Medical Musings, Health Hypotheses & Therapeutic Thoughts
So, we have discussed how the poor 'design' of the knee joint means it is prone to various injuries and dysfunctions, but what does that mean in your everyday life?
Here we will consider the anatomy of the knee a bit further, and discuss some of the ways our knees can give us grief.
It is important to remember that, like most of the other joints in the body, the knee requires its neighbours to be doing a relatively good job in order to perform its own.
So the knee joint consists of the tibiofemoral articulation, between the shin bone and thigh bone, and the patellofemoral joint, between the kneecap and thigh bone.
Because the quadriceps is a big, strong, muscle group, there is a lot of force focusing on the attachments to the patella, as well as the articulation between the patella and rest of the knee joint, and the patellar tendon that runs from the kneecap to the shin bone.
Both of these will tend to cause pain around or behind the kneecap, at the front of the knee.
So what about pain on the sides, or back, of the knee?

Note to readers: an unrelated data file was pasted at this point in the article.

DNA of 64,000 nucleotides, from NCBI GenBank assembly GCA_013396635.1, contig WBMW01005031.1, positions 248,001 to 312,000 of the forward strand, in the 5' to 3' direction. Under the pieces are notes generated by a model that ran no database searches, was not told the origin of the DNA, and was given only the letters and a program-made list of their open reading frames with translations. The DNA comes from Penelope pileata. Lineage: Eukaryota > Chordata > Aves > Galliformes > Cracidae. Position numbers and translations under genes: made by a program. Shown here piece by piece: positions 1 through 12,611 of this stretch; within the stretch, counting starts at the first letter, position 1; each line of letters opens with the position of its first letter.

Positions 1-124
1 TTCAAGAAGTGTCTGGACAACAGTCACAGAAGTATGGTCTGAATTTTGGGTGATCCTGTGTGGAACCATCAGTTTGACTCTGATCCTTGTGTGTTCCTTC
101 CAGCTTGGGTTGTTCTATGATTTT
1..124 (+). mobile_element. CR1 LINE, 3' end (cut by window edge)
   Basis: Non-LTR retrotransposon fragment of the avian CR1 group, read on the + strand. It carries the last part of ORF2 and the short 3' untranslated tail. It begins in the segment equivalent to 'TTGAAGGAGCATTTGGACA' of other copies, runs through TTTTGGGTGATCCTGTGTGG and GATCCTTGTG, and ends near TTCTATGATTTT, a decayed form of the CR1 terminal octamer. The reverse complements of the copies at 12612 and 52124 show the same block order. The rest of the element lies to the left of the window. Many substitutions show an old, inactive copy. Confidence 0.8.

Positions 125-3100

Posterior knee pain (behind the knee) is actually probably the least common area, compared to the front or sides. However, given how poorly-designed the knee is, it is still a pretty common patient complaint.
Other sources of posterior knee pain include the nerves in the area, whether from local insult or irritation in the lumbar (low) spine; the posterior cruciate ligament, or PCL, or the blood vessels in the area (e.g. DVT or deep vein thrombosis, or aneurysms). Interestingly, the patella may also refer pain to the posterior knee.
Note: Another source of pain (in all aspects of the knee) could also be bursitis.
In the next blog, we will consider pain on the sides of the knee - in medical-speak, the medial (inside) and lateral (outside) aspects.
LAPRADE R. et al, (2010) Analysis of the static function of the popliteus tendon in evaluation of an anatomic reconstruction: “the fifth ligament of the knee”, Am J Sports Med., 38:543